Floating zebra alert

Every so often, we go serious on 6000 miles… and we document something in the public interest.
This is one of those days.

Please, please be aware of the dangers of floating zebras. This young lady was fortunate that she was over water when she realised that she was soaring away attached to a floating zebra. Luckily, she was also wearing suitable attire for her escape from this terrifying ordeal.

Hopefully, she had a safe landing.

Recent research by the University of Birmingham suggested that each year, worldwide, up to 48 people are carried away by floating zebras.

These people are never seen again. Never.
And all because they foolishly chose to become involved with a drifting equid.


Photo credit

Hello Winter, my old friend

Winter has suddenly and viciously arrived in Cape Town. Just [does the maths] 72 hours after that sublime day out in Franschhoek, with its cloudless skies and 27 degrees, there are suddenly many inches of rain and a plethora of Beauforts. The pressure has dropped below 1000mb for the first time this year and the temperature is only just troubling the mid-teens.

Of course, this is actually no great surprise. Winter comes in May and this is May. It happened last year around this time and again the year before. Personally, I can see a pattern emerging, but that’s probably just down to my intensely-trained scientific mind, so don’t worry if you haven’t spotted it yet.
However, the moaning has started already. This is also no great surprise. Despite the fact that there are plenty of great things to do in this weather (hide under blankets, drink buckets of red wine, watch World Cup football), there are two activities that Capetonians are unable to do in the cold and rain: go to the beach and drive.

The beach thing is fairly obvious. One goes to the beach to enjoy the sun, the warm sea air and the chicks in their bikinis.
One does not go to the beach to get hypothermia. Not even the Brits do that. So, no. No beach in this weather, thank you very much.
The driving thing is more mysterious. It has been well documented that the phenomenon occurs, but no-one is really sure why. And there’s no one way in which Capetonian drivers get worse when it rains. It seems to be that they just do everything rather badly: no indicating, late braking, nipping through red lights, crossing solid white lines, complaining about how other people can’t drive etc.
It’s like everyone suddenly thinks they’re driving a BMW.

This appalling roadsmanship obviously has a profound effect on the traffic flow around the city. When it rains, my journey to work will take twice as long as usual or even increase by as much as 100%, time-wise. And I really don’t think I can be the only one who experiences this. I’ve done some rudimentary calculations and worked out that when it rains, businesses in and around Cape Town lose out by a really big number of Rands because their staff, supplies and deliveries are all caught up in the traffic.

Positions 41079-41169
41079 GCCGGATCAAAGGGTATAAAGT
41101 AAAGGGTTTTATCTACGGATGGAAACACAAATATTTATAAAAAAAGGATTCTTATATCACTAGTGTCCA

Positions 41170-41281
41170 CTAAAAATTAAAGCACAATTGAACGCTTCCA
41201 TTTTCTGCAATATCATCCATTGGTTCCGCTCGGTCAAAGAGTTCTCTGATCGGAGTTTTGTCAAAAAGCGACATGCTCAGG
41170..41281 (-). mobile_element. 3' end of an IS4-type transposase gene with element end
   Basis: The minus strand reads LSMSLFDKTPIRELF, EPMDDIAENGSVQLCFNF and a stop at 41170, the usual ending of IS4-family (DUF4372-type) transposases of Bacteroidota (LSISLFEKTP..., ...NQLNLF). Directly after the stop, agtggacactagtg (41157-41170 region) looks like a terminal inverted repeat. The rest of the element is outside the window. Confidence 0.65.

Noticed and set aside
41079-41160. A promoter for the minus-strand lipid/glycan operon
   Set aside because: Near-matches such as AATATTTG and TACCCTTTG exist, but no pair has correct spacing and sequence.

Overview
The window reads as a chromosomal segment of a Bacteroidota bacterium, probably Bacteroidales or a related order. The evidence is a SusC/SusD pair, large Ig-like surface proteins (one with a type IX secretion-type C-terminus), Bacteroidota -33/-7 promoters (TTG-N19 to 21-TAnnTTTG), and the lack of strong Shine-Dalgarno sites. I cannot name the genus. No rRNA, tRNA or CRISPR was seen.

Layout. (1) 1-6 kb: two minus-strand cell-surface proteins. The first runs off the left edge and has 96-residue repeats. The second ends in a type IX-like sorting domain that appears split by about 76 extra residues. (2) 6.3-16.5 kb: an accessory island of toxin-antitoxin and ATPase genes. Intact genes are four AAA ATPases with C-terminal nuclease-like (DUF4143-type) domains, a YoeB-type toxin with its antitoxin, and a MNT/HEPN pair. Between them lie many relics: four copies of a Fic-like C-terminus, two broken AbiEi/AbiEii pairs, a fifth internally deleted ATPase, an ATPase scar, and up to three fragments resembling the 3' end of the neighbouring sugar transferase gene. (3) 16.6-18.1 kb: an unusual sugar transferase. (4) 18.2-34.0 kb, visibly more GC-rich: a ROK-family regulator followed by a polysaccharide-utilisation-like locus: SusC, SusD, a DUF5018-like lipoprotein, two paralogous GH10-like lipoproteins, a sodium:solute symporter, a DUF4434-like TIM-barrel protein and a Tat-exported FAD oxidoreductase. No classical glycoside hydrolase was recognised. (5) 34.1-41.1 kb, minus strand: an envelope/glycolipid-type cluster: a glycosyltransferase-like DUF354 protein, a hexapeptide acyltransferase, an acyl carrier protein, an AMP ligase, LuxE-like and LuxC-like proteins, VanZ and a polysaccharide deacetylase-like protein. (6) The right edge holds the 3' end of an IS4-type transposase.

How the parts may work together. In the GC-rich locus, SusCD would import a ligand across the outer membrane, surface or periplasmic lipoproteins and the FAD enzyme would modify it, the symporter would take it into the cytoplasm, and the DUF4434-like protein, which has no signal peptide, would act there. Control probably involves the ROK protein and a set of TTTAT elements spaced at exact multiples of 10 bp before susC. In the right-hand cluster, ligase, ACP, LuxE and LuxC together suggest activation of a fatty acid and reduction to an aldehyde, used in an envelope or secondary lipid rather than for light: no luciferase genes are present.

It’s at this point in many blog posts that one might expect to find a few suggested solutions to this problem and who am I to disappoint. Having been daubed with the paintbrush of positivity after seeing what has been managed by local engineers in the form of the all new Hospital Bend and the magnificence that is the Cape Town World Cup Stadium, I now believe they can do anything.
Which is why they can build the huge sponge on the top of Table Mountain.
If I was better with Photoshop (OK, if I even had Photoshop), I’m sure I could show you just how that would look. As it is, you’ll just have to imagine Table Mountain with a sponge on top of it. A huge one. Probably in yellow.

Hopefully, this would absorb any rain that was due to fall on any of Cape Town’s roads and would thus prevent the entire city driving like tossers on wet days. The obviously massive costs of this huge project would be offset by the enormous financial benefits to the city of people actually being able to get to their offices and start work before ten o’clock.

Add a really big heat lamp and we could solve the beach thing too.

Money for research

As a scientist, I know just how difficult it is to secure funding for research projects. That’s why it annoys the hell out of me to see that someone (albeit not a scientist) has gone and got a lump of money to find out if television wildlife documentaries infringe on animals’ privacy.
And apparently, yes they do.

Footage of animals giving birth in their burrows or mating crosses an ethical line that film-makers should respect, according to Brett Mills, a lecturer in film studies at the University of East Anglia.